Leuphasyl Peptide and Wrinkles

by | Aug 1, 2022 | Research

Leuphasyl, aka Pentapeptide-18, has been suggested by researchers to be able to penetrate skin cells and induce a decrease in wrinkle depth and development along the skin surface. Research suggests that Leuphasyl may potentially inhibit impulse signals at the neuromuscular synapse. Due to this, muscle and contractile force may reduce drastically.[3]

Leuphasyl is the synthetic equivalent of enkephalins, which are endorphin peptides that regulate nociception. The peptide may also affect mood/behavior, movement, neuroendocrine functions, and pain perception.[2]

The peptide has been suggested to block electrical impulses at the neuromuscular junction, the synaptic space between a motor nerve terminal end and a muscle. Consequently, Leuphasyl may reduce muscular contraction, reducing instances of wrinkle development on the skin structure. Leupahsyl has been reported in research findings to potentially mitigate wrinkle development by 28% to 34.7% in animal models.[1] More specifically, the scientists suggest that “Our results emphasize that only for Leuplasyl 2% there are important ameliorations. The size of the wrinkles trajectory was smaller with the following average: 34.7% for frontal region…; 28.4% for periorbital zone.”

Leuphasyl (Pentapeptide-18) appears to attach enkephalin receptors to nerve cells, releasing acetylcholine into the synaptic gap. Leuphasyl may induce Ach release by modulating synaptic vesicle fusion directly. Following the release of Ach, Leuphasyl may bind to Ach receptors and induce muscle cramps, at which point Pentapeptide-18 enters the picture to inhibit the reaction. It is unclear if or how Pentapeptide-18 accomplishes this, but it has been suggested to function to reduce the prevalence of wrinkles around corrugator supercilii muscle and the preorbital zone while interfering with neuromuscular signaling.

An experiment by Dr. Howard Maibach, a Professor of Dermatology at the University of California, suggested that after 28 days of exposure to the peptide, 5% of Leuphasyl singularly reduced 11% of wrinkles. In addition, 5% Leuphasyl combined with 5% Argireline reduced wrinkles by approximately 25% on average, rounding up to a 45% average.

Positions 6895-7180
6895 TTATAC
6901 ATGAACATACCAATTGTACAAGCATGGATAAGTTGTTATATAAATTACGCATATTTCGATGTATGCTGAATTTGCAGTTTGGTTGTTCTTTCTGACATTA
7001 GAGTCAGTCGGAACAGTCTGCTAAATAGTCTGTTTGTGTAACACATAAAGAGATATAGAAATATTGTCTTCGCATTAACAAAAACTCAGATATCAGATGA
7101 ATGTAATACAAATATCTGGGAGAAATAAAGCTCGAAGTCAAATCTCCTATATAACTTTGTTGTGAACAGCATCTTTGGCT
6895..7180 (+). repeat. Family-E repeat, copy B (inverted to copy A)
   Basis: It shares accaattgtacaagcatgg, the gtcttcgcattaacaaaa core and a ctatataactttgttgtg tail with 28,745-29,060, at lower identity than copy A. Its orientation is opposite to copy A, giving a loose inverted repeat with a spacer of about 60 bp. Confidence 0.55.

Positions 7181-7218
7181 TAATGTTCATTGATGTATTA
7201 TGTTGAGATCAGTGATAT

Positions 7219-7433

The mean wrinkle reductions for Leuphasyl, Argireline, and their combination were 11.64%, 16.26%, and 24.62%, respectively.[5] The scientists report that “This study suggested a synergistic effect between Leuphasyl and Argireline.” In this context, Leuphasyl may act to prevent the formation of wrinkles, while the attached molecules—GHK-cu and Argireline—may help reduce the lines that form.


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  1. Montiel, A. V. F., Puche, J. C. & Montiel, A. P. Cosmetic or dermopharmaceutical composition comprising enkephalin-derived peptides for reducing and/or eliminating facial wrinkles. (2015).
  2. Puig, A., Garcia-Anton, J., Perez, R. & Mangues, M. Eyeseryl and Leuphasyl: Synthetic Peptides as Advanced Cosmetic Actives. Available at: cosmeticsciencetechnology.com/companies/articles/821.pdf.
  3. Dragomirescu, A. O., Andoni, M., Ionescu, D. & Andrei, F. The Efficiency and Safety of Leuphasyl—A Botox-Like Peptide. Cosmetics 1, 75–81 (2014).
  4. Wilson, A. J., Chin, B. C., Hsu, V. M., Mirzabeigi, M. N. & Percec, I. Digital Image Correlation: A Novel Dynamic Three-Dimensional Imaging Technique for Precise Quantification of the Dynamic Rhytid and Botulinum Toxin Type A Efficacy. Plast. Reconstr. Surg. 135, 869e–876e (2015).
  5. Gorouhi, F., and H. I. Maibach. “Role of peptides in preventing or treating aged skin.” International journal of cosmetic science 31, no. 5 (2009): 327-345.

Dr. Usman

Dr. Usman (BSc, MBBS, MaRCP) completed his studies in medicine at the Royal College of Physicians, London. He is an avid researcher with more than 30 publications in internationally recognized peer-reviewed journals. Dr. Usman has worked as a researcher and a medical consultant for reputable pharmaceutical companies such as Johnson & Johnson and Sanofi.